I am trying to find a way to determine the rectilinear polygon from a set of integer points (indicated by the red dots in the pictures below). The image below shows what I would like to achieve:


enter image description here

I need only the minimal set of points that define the boundary of the rectilinear polygon. Most hull algorithms I can find do not satisfy the orthogonal nature of this problem, such as the gift-wrapping algorithm, which produce the following result (which is not what I want)...


enter image description here

How can I get the set of points that defines the boundary shown in image 1.?


Figure 1. is no longer refereed to as convex..

  • Could you please clarify which orthogonal polygons are considered convex for you? Right now it is not completely clear what to search for. – stgatilov Sep 10 '15 at 8:35
  • Is the term orthographic convex hull standard? Given that the hull is not convex even considering only directions defined by the orthogonal basis (i.e., outside the lattice there are points not in the set), you might just need to find the magic keyword. Also: are you always in 2-d? – Leo Sep 10 '15 at 8:40
  • Your example on fig1. isn't convex – mprivat Sep 10 '15 at 8:41
  • @Leo I'm always in 2d. Rectilinear polygon might be a better term but I am still finding it hard to find satisfactory results. – Alex Sep 10 '15 at 8:46
  • Your question is missing essential information: are you working with a binary image or a list of 2D points (presumably having integer coordinates) ? – Yves Daoust Sep 10 '15 at 8:56

I think what you want to compute is the Rectilinear Convex Hull (or Orthogonal Convex Hull) of the set of points. The rectilinear convex hull is an ortho-convex shape, that is, the intersection of the shape with any horizontal or vertical line results in an empty set, a point, or a line segment.

The vertices of the rectilinear convex hull are the set of maximal points under vector dominance. The rectilinear convex hull can then be computed in optimal O(n log n) time. A very simple algorithm is presented in Preparata's book on Computational Geometry (see the section 4.1.3).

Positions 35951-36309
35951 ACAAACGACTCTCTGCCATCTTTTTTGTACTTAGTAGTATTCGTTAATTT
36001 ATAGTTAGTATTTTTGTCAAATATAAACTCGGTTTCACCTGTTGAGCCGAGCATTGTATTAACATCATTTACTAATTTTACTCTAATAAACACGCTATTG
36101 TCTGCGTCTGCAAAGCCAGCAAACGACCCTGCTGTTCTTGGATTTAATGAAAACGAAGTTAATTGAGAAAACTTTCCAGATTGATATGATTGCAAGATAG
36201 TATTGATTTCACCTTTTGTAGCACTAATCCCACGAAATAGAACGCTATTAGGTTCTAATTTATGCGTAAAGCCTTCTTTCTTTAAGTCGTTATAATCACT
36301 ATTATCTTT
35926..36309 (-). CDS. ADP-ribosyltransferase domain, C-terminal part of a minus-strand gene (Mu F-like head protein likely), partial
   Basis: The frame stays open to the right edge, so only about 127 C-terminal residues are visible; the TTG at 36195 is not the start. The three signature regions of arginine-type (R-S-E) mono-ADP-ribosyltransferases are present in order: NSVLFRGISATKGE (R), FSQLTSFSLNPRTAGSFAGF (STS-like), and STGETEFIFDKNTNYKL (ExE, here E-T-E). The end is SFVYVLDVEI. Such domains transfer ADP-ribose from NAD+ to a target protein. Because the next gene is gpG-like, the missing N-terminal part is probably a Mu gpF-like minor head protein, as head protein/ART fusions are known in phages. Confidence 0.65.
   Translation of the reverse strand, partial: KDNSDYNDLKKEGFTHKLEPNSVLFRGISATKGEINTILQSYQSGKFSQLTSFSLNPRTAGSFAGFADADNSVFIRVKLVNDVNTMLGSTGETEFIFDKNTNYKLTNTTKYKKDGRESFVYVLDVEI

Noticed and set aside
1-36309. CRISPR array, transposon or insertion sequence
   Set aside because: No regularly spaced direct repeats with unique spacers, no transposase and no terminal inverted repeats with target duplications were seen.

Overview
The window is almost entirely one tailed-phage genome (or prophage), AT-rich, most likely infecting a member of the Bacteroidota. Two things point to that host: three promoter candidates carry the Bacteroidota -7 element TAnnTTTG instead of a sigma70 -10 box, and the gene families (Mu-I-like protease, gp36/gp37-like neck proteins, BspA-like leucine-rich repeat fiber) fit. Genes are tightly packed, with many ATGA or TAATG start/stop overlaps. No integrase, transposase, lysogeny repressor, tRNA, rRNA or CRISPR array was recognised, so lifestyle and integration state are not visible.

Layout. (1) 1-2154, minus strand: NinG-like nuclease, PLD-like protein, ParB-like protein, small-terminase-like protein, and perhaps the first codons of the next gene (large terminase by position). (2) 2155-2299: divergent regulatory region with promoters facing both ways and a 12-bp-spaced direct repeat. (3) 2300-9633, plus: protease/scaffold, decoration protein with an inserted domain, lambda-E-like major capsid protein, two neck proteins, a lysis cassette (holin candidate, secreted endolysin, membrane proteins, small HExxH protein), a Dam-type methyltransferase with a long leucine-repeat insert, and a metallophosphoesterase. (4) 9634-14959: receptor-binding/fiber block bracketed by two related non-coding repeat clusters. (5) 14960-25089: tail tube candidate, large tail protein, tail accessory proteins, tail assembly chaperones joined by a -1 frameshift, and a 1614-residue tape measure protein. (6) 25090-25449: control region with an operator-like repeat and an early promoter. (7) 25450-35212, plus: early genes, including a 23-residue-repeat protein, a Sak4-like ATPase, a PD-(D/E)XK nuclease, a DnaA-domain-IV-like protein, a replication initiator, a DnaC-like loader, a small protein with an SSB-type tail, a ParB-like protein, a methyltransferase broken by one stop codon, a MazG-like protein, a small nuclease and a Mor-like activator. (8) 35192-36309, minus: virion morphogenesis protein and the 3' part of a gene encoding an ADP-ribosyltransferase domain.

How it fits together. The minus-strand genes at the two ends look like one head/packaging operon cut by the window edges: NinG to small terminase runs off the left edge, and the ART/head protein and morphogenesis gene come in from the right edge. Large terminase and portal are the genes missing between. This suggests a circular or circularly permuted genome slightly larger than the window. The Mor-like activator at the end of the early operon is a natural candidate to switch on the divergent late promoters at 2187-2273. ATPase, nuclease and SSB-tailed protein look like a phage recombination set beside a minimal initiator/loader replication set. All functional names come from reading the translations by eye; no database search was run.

Following the definition from wikipedia, it is rather easy to create a fast algorithm.

  1. Start constructing upper hull from the leftmost point (uppermost among such if there are many). Add this point to a list.
  2. Find the next point: among all the points with both coordinates strictly greater than of the current point, choose the one with minimal x coordinate. Add this point to your list and continue from it.
  3. Continue adding points in step 2 as long as you can.
  4. Repeat the same from the rightmost point (uppermost among such), but going to the left. I.e. each time choose the next point with greater y, less x, and difference in x must be minimal.
  5. Merge the two lists you got from steps 3 and 4, you got upper hull.
  6. Do the same steps 1-5 for lower hull analogously.
  7. Merge the upper and lower hulls found at steps 5 and 6.

In order to find the next point quickly, just sort your points by x coordinate. For example, when building the very first right-up chain, you sort by x increasing. Then iterate over all points. For each point check if its y coordinate is greater than the current value. If yes, add the point to the list and make it current.

Overall complexity would be O(N log N) for sorting.

EDIT: The description above only shows how to trace the main vertices of the hull. If you want to have a full rectilinear polygon (with line segments between consecutive points), then you have to add an additional point to your chain each time you find next point. For example, when building the right-up chain, if you find a point (x2, y2) from the current point (x1, y1), you have to add (x2, y1) and (x2, y2) to the current chain list (in this order).


I don't know of any standard algorithm for this but it doesn't seem too complicated to define:

Assuming each point in the grid has at least 2 neighbors (or else there's no solution)

  1. p = a point with only two neighbors.
  2. while p isn't null

    2a. Mark p as visited

    2b. next = the unmarked neighbor that has the least amount of neighbors

    2c. next.parent = p

    2d. p = next


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